Ever wanted to own a share in a Formula 1 team? Well now you can, because the Williams F1 outfit is considering floating itself on the stock market, with shareholders Sir Frank Williams, Patrick Head and Toto Wolff planning to sell shares to the public.
This is a radical step to ensure the long-term future of the Grove-based team, amid much speculation about the team’s financial health in the wake of it losing several major sponsors and being forced to sign the well-funded Pastor Maldonado for the 2011 season.
A statement from team founder Sir Frank Williams says that the decision will ensure the team’s long-term survival.
“For some years I have been considering how to secure the long-term ownership of Williams such that it will remain true to the aims with which Patrick and I established the team back in 1977,” he said.
“My goal then was to race in Formula 1 as an independent constructor. This was and is my great passion and I will race for as long as I continue to be blessed with good health. It is also my desire that the team is in good shape to go on racing long after I am gone.
“To that end, it is prudent and necessary to plan for an ownership structure that will enable Williams to be an independent Constructor, owned and staffed by people committed to Formula 1 and to the sound business practices which have supported us over three decades.
“"I have concluded that the option which will best achieve this is to broaden our shareholder base with public shareholders, while having a stable core of long-term investors closely involved in the running of the team. This will ensure stability, good governance and will, I believe, enable us to attract and retain the best people and partners.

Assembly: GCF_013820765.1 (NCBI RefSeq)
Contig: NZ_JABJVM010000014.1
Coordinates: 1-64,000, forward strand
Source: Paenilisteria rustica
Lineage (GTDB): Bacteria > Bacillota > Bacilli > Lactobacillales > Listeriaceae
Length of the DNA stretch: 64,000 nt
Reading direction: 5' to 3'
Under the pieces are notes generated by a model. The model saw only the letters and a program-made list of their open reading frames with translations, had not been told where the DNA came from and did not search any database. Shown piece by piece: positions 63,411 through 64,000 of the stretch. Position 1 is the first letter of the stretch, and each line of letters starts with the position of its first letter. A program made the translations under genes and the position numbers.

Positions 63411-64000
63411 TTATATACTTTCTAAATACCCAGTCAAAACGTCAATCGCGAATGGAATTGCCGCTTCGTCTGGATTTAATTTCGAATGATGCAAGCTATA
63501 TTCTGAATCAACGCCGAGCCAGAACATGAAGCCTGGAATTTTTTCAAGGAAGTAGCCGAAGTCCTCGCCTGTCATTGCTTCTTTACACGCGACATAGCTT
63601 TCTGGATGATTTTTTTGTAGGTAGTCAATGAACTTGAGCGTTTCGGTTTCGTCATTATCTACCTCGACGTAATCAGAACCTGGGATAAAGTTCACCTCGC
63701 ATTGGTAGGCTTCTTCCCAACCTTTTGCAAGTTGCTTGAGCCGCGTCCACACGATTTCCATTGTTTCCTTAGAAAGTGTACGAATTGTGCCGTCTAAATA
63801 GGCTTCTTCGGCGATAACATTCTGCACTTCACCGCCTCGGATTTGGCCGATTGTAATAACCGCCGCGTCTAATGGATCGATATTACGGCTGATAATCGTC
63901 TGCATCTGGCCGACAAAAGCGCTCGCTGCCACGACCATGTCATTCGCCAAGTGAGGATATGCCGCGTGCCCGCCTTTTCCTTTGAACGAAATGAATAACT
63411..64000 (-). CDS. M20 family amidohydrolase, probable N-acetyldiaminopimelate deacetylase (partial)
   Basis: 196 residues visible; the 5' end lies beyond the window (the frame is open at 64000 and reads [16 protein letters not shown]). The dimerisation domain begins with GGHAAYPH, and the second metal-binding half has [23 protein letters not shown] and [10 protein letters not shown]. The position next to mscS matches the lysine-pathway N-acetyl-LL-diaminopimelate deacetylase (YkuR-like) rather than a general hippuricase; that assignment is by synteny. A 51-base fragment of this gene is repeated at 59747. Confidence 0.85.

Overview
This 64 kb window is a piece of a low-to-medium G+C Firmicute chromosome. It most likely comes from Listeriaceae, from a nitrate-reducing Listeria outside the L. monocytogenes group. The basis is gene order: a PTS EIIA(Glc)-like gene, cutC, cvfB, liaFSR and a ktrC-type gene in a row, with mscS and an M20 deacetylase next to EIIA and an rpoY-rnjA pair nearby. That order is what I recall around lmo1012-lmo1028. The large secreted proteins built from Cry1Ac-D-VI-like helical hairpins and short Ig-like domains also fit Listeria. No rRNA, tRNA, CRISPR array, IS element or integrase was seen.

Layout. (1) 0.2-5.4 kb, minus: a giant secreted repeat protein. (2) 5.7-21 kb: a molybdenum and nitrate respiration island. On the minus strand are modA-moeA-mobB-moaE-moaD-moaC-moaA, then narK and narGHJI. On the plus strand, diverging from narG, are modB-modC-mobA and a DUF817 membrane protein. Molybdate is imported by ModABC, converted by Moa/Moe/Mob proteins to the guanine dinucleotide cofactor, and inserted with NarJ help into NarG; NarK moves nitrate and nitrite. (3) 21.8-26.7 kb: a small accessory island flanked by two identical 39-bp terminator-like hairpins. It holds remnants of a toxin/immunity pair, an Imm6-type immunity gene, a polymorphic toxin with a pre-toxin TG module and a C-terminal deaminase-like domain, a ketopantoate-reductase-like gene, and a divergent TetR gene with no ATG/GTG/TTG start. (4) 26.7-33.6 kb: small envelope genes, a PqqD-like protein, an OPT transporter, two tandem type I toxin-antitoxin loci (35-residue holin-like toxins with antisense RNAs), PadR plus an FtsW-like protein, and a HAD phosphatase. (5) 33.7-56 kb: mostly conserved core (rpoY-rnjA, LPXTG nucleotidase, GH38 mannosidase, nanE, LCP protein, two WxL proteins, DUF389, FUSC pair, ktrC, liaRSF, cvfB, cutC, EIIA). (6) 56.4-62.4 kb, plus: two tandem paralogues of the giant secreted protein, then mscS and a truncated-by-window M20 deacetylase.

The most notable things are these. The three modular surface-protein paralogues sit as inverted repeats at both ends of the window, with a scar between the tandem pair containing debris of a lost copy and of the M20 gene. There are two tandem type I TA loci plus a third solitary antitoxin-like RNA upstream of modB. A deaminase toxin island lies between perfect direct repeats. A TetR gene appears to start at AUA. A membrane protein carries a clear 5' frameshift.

Patrick, Toto and I are therefore examining this option closely and, if the environment is propitious, we may act in the near future.”
Team founders Williams and Head recently sold a 10% stake in their team to Austrian business mogul Wolff at the end of the 2009 season, and despite any decision the team may make to sell part of its shareholding publically, Williams is adamant that he shall remain in charge.
“Regardless of whatever steps we take, I shall remain the majority and controlling shareholder and the Team Principal of AT&T Williams,” he stated.
It is believed that Williams currently holds a 63% shareholding, while Patrick Head holds the remaining 27% in their joint-90% stake in the team.
The share sale options could allow for Wolff – should he decide to buy more shares for himself – to increase his stake to as much as 49%, and still giving Williams and Head a combined controlling stake (on the assumption that no other buyers join in).
Wolff – or indeed, Williams or Head – may choose to sell their shares to others if they feel they could make a profit by doing so as well. While his outright control of the company is still possible if he held less than a 50% shareholding, this might not be the safest option for him.
But pleasingly – and contrary to many rumours of late – Williams has claimed to be in perfectly fine health and has declared no intention of retiring from his role anytime soon.